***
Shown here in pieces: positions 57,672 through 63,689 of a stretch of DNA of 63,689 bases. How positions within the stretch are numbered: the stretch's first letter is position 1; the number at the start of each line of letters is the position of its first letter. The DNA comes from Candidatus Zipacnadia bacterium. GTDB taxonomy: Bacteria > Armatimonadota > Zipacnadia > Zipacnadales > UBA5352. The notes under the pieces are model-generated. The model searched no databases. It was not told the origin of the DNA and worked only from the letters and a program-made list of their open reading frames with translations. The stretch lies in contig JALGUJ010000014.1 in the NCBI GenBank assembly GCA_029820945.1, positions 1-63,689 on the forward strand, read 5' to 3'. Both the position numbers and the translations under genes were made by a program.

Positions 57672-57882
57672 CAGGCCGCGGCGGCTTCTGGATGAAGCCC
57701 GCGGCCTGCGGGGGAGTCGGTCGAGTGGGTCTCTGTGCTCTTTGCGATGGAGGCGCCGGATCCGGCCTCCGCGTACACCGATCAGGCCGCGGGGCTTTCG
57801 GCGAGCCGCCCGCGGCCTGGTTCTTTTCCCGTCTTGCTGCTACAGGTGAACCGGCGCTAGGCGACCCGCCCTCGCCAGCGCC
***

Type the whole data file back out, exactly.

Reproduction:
Shown here in pieces: positions 57,672 through 63,689 of a stretch of DNA of 63,689 bases. How positions within the stretch are numbered: the stretch's first letter is position 1; the number at the start of each line of letters is the position of its first letter. The DNA comes from Candidatus Zipacnadia bacterium. GTDB taxonomy: Bacteria > Armatimonadota > Zipacnadia > Zipacnadales > UBA5352. The notes under the pieces are model-generated. The model searched no databases. It was not told the origin of the DNA and worked only from the letters and a program-made list of their open reading frames with translations. The stretch lies in contig JALGUJ010000014.1 in the NCBI GenBank assembly GCA_029820945.1, positions 1-63,689 on the forward strand, read 5' to 3'. Both the position numbers and the translations under genes were made by a program.

Positions 57672-57882
57672 CAGGCCGCGGCGGCTTCTGGATGAAGCCC
57701 GCGGCCTGCGGGGGAGTCGGTCGAGTGGGTCTCTGTGCTCTTTGCGATGGAGGCGCCGGATCCGGCCTCCGCGTACACCGATCAGGCCGCGGGGCTTTCG
57801 GCGAGCCGCCCGCGGCCTGGTTCTTTTCCCGTCTTGCTGCTACAGGTGAACCGGCGCTAGGCGACCCGCCCTCGCCAGCGCC